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Standard Solution Appendix
Name
Content
Definition
Description
Identification
Purity
Assay
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A. Synthetic Additives
B. Natural Additives
C. Mixture Additives
Standard and Specification > Synthetic Additives > Citric Acid
16. Citric Acid  
Chemical Formula C6H8O7 
Molecular Weight 192.13  
Definition Citric Acid occurs as crystals (mono hydrated) called citric acid (crystal) or as anhydrous material called citric acid (anhydrous). 
[Compositional Specifications of Citric Acid]
Content Citric Acid should contain not less than 99.5% of citric acid (C6H8O7=192.13).  
Description Citric Acid occurs as colorless, transparent crystals. granules. or lumps, or as a white powder. It is odorless and has a strongly acid taste. 
Identification (1) An aqueous solution of Citric Acid (1→10) is acidic.

(2) Citric Acid shows the reaction of citrate salt in Identification. 
Purity (1) Sulfate : When 0.5 g of Citric Acid is tested for sulfates, its content should not be more than the amount that corresponds to 0.5 ml of 0.01 N sulfuric acid.
(2) Oxalate : When 1 g of Citric Acid is dissolved in 10 ml of water, where 2 ml of calcium chloride solution is added, it should not be turn turbid.

(3) Arsenic : When 0.25 g of Citric Acid is dissolved in 5 ml of water, which is tested for arsenic, its content should not be more than 4ppm.

(4) Heavy metals : 2 g of Citric Acid is tested by (2) Purity for [Guar Gum] (Not more than 10ppm).

(5) Calcium : 1 g of Citric Acid is dissolved in 10 ml of water, which is neutralized with ammonia solution. When 1 ml of ammonium oxalate solution is added, it should not be turn turbid.

(6) Readily sulfurizable substances : When 0.5 g of Citric Acid is dissolved in 5 ml of sulfuric acid by heating, the color of the solution should not be deeper than that of the color standard solution K.

(7) Polynuclear aromatic hydrocarbon : 25 g of Citric Acid is dissolved in 30 ml of water by heating at approximately 50°. After cooling, the solution is extracted 3 times with 20 ml each of n-hexane (UV absorption spectrophotometry grade). It is centrifuged at 2,500~3,000 rpm for approximately 10minutes and concentrated to 1~2 ml by evaporating n-hexane out. After cooling, n-hexane (UV absorption spectrophotometry grade) is added to the concentrate to bring the total volume to 10 ml, Test Solution. Absorption of Test Solution is measured at 260~350 nm with 1 cm path length. The difference in absorbance (compared to reference solution) should not be more than 0.05 in this range. In this case, a reference solution is prepared by following the same procedure with 30 ml of water instead of the sample solution.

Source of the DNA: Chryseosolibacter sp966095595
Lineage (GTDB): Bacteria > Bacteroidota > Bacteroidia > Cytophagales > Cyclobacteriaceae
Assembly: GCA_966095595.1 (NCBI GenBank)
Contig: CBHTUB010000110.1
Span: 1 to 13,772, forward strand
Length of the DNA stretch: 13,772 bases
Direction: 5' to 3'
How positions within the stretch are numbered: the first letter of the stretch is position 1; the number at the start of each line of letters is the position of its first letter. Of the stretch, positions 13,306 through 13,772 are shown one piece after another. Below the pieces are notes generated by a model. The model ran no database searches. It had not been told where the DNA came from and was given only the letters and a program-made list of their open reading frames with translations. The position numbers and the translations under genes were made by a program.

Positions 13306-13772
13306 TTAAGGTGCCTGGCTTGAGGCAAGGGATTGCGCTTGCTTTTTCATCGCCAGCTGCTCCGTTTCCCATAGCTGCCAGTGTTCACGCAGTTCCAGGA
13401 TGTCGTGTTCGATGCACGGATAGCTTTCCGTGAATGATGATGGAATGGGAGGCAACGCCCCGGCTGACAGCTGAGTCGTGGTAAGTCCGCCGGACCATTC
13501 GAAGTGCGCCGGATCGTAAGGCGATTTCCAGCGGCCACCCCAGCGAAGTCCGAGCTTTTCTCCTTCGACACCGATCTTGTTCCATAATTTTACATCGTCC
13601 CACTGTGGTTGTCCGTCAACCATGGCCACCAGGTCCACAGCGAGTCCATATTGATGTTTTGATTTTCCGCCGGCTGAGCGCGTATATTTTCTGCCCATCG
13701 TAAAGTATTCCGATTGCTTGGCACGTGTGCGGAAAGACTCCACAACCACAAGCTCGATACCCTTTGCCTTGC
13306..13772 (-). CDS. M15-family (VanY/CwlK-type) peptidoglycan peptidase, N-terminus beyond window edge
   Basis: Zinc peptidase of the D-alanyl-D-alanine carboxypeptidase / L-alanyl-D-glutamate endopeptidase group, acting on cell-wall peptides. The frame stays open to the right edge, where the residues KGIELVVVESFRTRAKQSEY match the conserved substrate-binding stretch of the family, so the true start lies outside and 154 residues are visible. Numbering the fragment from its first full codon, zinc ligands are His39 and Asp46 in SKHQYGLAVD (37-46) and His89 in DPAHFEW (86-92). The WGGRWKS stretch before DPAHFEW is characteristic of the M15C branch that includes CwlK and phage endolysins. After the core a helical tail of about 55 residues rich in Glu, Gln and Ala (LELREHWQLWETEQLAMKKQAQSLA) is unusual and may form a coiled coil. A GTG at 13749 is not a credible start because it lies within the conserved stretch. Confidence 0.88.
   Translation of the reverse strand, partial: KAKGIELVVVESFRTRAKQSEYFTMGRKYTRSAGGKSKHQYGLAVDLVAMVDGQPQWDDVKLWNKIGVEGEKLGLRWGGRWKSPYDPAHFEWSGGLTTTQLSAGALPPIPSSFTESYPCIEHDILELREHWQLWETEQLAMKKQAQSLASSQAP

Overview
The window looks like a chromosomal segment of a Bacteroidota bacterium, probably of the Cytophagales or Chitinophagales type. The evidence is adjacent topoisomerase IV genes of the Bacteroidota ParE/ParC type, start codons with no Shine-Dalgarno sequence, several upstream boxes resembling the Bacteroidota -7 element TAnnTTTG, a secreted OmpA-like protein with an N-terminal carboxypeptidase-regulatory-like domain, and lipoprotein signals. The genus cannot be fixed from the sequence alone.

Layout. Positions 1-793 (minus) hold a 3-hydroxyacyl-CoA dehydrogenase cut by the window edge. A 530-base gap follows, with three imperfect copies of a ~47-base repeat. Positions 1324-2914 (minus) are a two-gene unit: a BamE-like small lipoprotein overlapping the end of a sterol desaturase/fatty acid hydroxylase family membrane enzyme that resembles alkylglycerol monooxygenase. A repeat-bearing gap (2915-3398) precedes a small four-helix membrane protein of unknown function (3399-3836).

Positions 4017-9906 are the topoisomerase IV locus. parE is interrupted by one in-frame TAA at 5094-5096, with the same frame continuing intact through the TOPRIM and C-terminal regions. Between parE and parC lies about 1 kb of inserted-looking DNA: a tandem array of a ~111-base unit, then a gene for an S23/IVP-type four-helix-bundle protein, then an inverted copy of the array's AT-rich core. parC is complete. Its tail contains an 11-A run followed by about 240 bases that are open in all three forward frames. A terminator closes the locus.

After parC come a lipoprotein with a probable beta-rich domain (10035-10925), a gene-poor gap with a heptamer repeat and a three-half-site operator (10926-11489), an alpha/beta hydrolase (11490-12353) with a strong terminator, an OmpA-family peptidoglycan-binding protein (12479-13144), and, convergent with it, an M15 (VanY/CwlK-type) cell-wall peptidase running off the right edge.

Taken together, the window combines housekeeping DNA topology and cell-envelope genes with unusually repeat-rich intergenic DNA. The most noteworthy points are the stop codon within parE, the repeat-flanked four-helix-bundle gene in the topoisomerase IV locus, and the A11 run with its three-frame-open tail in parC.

(8) Isocitric acid : 0.5 g of Citric Acid is heated at 105° for 3 hours and cooled, which is dissolved in 10 ml of acetone, Test Solution. Using 0.005 ml of the test solution, it is tested by the Method 1 in Paper Chromatography. Only one spot should be observed. For the filter paper, a No.2 filter paper for chromatography is used. When the developing solvent front reaches approximately 25 cm, it is dried in air. Bromophenol blue solution is sprayed upon the paper. A reference solution is not used for this test. N-butyl alcohol, formic acid, and water (8:3:2) are mixed and set-aside. TS for citric acid. The supernatant is used as a developing solvent. 
Residue on Ignition When thermogravimetric analysis is done with 2 g of Citric Acid, the residue should not be more than 0.1%. 
Water Content Citric Acid is tested by the direct titration method in water content determination (Karl-Fischer Method). The water content should not be more than 0.5% for citric acid (anhydrous) and 8.8% for citric acid (crystal) 
Assay Approximately 1.5 g of Citric Acid is accurately weighed and dissolved in water (total volume = 250 ml), 25 ml of which is then titrated with 0.1 N sodium hydroxide solution (indicator : 2~3 drops of phenolphthalein solution).

             0.1 N sodium hydroxide 1 ml = 6.404 mg C6H8O7